Dublin Theatre Festival review - Vardo

Anu Productions’ celebrated Monto Cycle comes full circle, where present day Dublin finds its history repeating


Oonagh Young Gallery, Dublin


Such has been the achievement of Anu Productions’ masterful Monto Cycle, one that has broadened the ambitions and capacities of Irish theatre, that the audience for this fourth and final piece no longer arrives unsuspecting.


This person approaching in the street must be a performer, you think, waiting for Vardo to begin, before they drift past, just a person again. For a moment, it feels as though the slyest possible conclusion to director Louise Lowe's 100-year history of the north inner city area would be to leave us alone and guessing.

Bringing its focus to the present day, Vardo loses one of the more satisfying aspects of the previous shows: the necessity to fuse history with the present in complex layers. That rich mingling of "then and now" has blurred the turn-of-the-century red-light district into buildings of sheeny regeneration, or led audiences through a Magdalene Laundry into streets still haunted by its consequence. Here, the subject is a much more atomised present, guided by individual stories of desperate situations either hidden or forcibly concealed.

Vardo, like the other chapters, is a discovery; we are engaged and led, challenged and confided in, yet the underlying sense is of an unknowable city. Played out in transitory spaces – pubs, bus stations and apartments – there is a kinetic spin around an undocumented migrant with a heart-rending story, a young panicking Russian woman asking for help, or an uneasy, dispiriting apartment, where guarded young prostitutes move through an agressive sequence of wariness, tedium and frustration. That it concludes in a psychic's parlour, inspired by Romany fortuneteller Terriss Lee, is a consoling gesture, but it also casts this as an experience of cryptic clues from which to divine meaning.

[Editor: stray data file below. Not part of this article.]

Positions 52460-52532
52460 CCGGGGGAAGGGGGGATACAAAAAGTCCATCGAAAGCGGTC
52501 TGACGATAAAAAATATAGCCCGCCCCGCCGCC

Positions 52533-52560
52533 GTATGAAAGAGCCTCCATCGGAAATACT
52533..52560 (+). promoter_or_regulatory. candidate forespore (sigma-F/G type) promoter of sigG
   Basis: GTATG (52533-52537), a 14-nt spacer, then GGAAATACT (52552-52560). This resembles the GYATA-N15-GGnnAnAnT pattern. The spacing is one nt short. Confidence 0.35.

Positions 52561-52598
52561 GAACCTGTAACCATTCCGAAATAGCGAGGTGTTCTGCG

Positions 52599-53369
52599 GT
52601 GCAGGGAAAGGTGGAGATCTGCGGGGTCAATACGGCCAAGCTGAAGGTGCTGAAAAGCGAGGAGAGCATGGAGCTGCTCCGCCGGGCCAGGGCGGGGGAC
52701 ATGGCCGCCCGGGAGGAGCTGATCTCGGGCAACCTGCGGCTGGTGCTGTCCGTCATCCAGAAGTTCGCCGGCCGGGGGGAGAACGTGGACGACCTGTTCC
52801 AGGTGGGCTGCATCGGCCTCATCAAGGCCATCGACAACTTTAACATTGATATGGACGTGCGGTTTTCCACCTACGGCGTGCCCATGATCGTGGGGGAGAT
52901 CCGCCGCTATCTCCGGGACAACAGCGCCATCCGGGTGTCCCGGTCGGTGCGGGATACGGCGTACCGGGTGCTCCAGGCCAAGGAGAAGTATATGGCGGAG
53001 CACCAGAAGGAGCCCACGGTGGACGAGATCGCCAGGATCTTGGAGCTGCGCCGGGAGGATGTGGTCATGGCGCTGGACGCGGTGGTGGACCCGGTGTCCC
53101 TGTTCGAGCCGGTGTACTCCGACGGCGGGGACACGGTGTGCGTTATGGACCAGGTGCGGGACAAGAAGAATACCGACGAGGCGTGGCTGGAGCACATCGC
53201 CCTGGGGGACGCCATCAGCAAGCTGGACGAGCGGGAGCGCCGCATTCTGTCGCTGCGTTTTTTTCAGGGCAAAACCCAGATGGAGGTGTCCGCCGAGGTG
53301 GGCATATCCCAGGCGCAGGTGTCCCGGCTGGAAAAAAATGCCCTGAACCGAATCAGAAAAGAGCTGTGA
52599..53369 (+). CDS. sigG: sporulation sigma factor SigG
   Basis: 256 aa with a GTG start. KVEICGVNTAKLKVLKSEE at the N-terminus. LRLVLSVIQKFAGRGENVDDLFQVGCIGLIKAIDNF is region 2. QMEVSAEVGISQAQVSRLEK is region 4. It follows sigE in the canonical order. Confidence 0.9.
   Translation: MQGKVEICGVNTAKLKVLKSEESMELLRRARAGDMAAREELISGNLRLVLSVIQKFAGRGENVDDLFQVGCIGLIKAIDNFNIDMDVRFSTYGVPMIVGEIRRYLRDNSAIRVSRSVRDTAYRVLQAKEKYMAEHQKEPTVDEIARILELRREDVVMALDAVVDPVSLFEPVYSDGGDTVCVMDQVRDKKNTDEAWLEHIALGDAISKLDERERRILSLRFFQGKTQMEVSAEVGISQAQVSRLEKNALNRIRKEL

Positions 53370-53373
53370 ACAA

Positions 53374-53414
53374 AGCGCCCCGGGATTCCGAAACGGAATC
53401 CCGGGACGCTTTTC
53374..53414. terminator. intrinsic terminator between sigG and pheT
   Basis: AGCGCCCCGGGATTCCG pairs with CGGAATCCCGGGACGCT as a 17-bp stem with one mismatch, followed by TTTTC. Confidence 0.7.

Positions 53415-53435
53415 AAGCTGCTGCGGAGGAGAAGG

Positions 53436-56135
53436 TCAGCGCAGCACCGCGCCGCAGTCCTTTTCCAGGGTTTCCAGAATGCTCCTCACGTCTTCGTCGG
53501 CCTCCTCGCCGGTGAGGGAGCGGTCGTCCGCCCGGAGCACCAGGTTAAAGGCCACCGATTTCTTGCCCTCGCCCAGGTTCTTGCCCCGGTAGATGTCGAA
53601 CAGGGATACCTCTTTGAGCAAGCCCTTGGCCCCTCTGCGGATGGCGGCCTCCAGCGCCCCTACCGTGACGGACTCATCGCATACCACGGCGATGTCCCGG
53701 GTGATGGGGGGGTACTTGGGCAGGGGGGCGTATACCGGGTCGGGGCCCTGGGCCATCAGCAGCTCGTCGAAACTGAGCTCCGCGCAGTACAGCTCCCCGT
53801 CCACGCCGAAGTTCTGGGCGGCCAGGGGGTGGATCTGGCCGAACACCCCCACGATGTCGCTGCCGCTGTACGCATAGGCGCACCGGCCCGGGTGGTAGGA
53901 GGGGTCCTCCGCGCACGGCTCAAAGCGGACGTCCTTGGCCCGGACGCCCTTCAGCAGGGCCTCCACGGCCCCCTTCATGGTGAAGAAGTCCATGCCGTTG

There is time to appreciate the fine details: broken statues and regrets; fiendish echoes of phrases (whether spoken or gestured) from throughout the cycle, which can feel like artful self reference; and an impossible attempt to sum up. “I would do it again, and I will do it again. And we will do it again,” says one woman, somewhere between distress and defiance, and the cycle seems tenderly aware that this history is endlessly repeating.

More hopeful, though, is Anu’s remarkable framing of the city – and its effect. You leave more alert, inquisitive, and compassionate to hidden stories, as though encouraged to see the world anew.

Until Oct 12

Peter Crawley

Peter Crawley

Peter Crawley, a contributor to The Irish Times, writes about theatre, television and other aspects of culture